1. You will not post content or take any action on Facebook that infringes or violates someone else’s rights or otherwise violates the law.
  2. We can remove any content or information you post on Facebook if we believe that it violates this Statement or our policies.
  3. We provide you with tools to help you protect your intellectual property rights. To learn more, visit our How to Report Claims of Intellectual Property Infringement
  4. If we remove your content for infringing someone else’s copyright, and you believe we removed it by mistake, we will provide you with an opportunity to appeal.
  5. If you repeatedly infringe other people’s intellectual property rights, we will disable your account when appropriate.
  6. You will not use our copyrights or trademarks (including Facebook, the Facebook and F Logos, FB, Face, Poke, Book and Wall), or any confusingly similar marks, except as expressly permitted by our Brand Usage Guidelines or with our prior written permission.
  7. If you collect information from users, you will: obtain their consent, make it clear you (and not Facebook) are the one collecting their information, and post a privacy policy explaining what information you collect and how you will use it.
  8. You will not post anyone’s identification documents or sensitive financial information on Facebook.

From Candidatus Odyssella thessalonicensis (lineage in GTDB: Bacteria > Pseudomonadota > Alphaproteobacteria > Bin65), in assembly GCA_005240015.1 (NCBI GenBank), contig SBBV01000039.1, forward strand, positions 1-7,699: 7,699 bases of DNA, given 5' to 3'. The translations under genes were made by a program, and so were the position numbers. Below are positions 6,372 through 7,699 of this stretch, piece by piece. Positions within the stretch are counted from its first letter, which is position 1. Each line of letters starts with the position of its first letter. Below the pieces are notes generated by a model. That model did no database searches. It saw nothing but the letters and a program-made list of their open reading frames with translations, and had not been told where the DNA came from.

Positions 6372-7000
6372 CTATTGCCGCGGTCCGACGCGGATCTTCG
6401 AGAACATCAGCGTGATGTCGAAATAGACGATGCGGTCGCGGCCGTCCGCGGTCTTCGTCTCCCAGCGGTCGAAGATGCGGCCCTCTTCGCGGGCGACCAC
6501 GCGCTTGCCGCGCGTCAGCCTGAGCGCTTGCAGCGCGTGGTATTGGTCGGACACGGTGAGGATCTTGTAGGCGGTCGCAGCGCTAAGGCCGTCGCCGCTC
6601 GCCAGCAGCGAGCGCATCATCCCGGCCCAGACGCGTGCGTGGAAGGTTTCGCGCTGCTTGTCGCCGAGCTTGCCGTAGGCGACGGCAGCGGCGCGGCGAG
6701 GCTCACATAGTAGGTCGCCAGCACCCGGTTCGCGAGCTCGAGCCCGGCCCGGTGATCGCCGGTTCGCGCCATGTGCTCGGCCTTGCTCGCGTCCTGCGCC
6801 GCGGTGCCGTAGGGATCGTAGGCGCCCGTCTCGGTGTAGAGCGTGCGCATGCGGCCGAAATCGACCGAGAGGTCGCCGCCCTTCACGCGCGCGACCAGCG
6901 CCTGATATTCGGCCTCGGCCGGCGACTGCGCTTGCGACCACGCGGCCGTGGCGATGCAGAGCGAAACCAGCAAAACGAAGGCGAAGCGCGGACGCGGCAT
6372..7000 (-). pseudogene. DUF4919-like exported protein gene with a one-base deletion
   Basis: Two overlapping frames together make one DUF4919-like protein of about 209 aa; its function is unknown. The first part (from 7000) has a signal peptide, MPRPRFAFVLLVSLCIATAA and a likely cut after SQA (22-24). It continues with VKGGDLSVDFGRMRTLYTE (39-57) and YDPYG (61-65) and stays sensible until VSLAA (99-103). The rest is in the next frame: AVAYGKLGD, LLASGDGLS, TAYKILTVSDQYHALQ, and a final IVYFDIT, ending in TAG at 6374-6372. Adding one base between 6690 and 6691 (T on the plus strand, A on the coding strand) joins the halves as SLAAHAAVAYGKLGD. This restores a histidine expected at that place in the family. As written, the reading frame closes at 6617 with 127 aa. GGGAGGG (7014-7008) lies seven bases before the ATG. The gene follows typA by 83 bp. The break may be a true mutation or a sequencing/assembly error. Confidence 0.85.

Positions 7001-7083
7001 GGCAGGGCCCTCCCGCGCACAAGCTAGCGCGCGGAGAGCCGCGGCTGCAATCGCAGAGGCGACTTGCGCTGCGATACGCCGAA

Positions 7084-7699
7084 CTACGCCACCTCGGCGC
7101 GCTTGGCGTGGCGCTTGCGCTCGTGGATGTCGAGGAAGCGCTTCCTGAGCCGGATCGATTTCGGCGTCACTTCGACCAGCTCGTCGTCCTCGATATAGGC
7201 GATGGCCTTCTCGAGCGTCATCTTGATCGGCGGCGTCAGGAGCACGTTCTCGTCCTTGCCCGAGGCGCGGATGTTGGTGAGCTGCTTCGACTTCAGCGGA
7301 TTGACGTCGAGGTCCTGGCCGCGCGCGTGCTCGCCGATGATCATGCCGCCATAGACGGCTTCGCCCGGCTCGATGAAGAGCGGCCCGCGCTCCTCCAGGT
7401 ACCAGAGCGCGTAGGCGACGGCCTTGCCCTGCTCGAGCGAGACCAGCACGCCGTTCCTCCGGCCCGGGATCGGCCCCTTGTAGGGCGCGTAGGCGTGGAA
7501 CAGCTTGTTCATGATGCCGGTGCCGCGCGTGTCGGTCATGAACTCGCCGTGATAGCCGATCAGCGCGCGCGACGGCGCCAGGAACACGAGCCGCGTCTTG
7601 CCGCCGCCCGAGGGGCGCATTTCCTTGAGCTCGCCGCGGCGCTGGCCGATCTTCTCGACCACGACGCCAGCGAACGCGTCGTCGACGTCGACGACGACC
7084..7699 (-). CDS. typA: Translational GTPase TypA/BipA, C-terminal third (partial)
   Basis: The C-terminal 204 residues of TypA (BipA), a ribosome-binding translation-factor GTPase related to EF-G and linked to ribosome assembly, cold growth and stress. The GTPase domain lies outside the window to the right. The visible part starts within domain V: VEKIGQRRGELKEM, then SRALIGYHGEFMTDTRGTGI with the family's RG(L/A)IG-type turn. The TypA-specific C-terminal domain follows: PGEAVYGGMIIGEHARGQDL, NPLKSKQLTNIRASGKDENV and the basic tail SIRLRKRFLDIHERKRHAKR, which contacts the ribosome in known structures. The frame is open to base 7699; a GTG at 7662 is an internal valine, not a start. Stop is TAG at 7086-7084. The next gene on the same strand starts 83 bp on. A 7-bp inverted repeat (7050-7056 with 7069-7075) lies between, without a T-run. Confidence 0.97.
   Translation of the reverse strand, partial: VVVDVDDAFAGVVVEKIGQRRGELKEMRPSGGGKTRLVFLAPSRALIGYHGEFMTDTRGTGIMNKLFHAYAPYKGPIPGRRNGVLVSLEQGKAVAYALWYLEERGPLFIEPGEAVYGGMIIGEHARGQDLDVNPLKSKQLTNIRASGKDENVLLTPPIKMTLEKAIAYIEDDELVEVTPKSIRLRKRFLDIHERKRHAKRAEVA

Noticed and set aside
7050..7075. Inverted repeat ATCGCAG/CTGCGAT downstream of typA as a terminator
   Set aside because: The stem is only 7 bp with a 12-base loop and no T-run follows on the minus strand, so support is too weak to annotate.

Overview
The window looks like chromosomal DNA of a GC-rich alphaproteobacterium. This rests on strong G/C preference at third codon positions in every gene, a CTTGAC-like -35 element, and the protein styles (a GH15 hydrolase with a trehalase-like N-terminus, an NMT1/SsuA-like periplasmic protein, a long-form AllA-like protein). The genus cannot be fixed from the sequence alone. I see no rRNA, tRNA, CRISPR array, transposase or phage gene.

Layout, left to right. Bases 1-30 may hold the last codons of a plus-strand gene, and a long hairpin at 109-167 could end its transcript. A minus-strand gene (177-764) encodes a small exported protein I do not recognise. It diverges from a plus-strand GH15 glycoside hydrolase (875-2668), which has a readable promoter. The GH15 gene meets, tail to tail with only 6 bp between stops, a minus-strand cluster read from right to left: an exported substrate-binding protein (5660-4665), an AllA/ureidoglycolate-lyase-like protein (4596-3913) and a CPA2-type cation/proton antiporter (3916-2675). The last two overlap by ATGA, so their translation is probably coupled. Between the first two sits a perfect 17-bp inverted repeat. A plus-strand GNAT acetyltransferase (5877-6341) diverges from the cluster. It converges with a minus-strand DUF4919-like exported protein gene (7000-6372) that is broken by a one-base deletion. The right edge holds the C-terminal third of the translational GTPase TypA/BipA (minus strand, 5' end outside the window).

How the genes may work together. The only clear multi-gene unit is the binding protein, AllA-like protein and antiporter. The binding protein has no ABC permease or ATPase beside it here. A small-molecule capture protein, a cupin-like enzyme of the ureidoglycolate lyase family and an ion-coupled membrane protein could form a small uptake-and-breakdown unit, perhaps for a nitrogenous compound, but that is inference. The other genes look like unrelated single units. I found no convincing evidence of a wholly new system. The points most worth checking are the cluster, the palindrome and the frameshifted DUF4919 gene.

9. You will not tag users or send email invitations to non-users without their consent. Facebook offers social reporting tools to enable users to provide feedback about tagging.

Everyone knows that in accepting the “terms and conditions” which any website or platform whatsoever is absolutely useless. 99% of people would click “I have read and accepted the terms and conditions” button without in fact doing so. To have such a detailed terms and conditions, Facebook has done an immaculate job with purely including everything appropriate, however, its message and content is not getting across to the general Facebook population. Facebook, as a stakeholder, may be interested in this research as they are always updating and improving their privacy settings, which proves they take other people’s rights quite seriously.